Can you work from home as a translator? Absolutely. Those working for translation and localization companies often work from home, both in London and elsewhere around the world. Translators’ work naturally tends to span more than one country, so working across international borders and living in varied locations comes with the territory. The industry is also awash with freelance translation professionals, who can base themselves where they choose and conduct their business entirely online or by phone/video call.
This means that the translation industry already has well-established processes in place for enabling translators to work from home. As such, many of those providing translation and localization services will notice little difference to their working lives as a result of the COVID-19 lockdown. At least, not from a practical perspective.
Providing translation services under pressure
Where translators will be feeling the difference is in their mental wellbeing. Some will be stuck at home on their own, with no face-to-face human contact for weeks on end. Others will be tearing their hair out trying to educate their children at the same time as keeping their translation clients happy. And common to all of those providing translation services – and everyone else in London – is the overriding mental strain of being trapped indoors for 23 hours of every day.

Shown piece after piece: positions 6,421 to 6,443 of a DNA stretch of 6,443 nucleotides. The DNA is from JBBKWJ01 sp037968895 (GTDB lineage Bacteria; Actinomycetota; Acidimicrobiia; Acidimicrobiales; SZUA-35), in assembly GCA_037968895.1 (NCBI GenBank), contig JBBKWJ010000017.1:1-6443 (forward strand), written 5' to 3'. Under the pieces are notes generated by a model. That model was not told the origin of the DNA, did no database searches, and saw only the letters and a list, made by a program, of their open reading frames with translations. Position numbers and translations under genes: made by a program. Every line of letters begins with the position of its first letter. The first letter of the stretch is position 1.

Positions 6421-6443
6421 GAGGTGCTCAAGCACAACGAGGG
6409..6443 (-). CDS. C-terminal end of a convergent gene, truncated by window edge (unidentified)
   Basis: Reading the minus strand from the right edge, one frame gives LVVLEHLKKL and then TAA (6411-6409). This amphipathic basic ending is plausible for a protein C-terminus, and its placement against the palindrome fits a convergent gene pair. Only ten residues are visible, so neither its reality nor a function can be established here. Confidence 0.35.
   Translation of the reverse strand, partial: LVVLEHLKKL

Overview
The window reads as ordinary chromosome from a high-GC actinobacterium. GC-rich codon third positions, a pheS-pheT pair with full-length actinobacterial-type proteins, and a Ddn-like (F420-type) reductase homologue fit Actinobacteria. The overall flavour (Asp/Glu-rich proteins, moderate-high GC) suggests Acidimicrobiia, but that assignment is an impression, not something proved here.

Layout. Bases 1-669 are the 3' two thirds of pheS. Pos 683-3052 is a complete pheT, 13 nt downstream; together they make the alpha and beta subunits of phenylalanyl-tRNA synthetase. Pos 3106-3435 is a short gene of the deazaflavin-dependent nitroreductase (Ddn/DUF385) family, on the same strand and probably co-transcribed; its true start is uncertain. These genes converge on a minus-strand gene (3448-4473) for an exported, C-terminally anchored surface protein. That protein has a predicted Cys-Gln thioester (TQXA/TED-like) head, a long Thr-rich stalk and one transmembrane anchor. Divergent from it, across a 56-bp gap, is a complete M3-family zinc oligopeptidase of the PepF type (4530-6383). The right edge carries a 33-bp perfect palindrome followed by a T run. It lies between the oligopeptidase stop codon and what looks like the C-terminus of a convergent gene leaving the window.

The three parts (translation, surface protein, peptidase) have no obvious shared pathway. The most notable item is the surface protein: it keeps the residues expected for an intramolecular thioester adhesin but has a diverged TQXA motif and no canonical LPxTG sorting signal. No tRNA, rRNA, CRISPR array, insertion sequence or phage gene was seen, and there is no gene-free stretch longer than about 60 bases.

Translators, at least, already have a mature industry available to them in terms of support. From translation forums to groups on social media sites, there are plenty of established ways for translators to connect with one another while working remotely. Such systems can provide a much-needed sense of solidarity and connection to those being forced to remain in their homes.
Given the ease with which translation and localization professionals can work from home, those who speak a second language and have suddenly found themselves out of work in London could do well to consider this as an alternative career option.
The financial benefits of working for a translation agency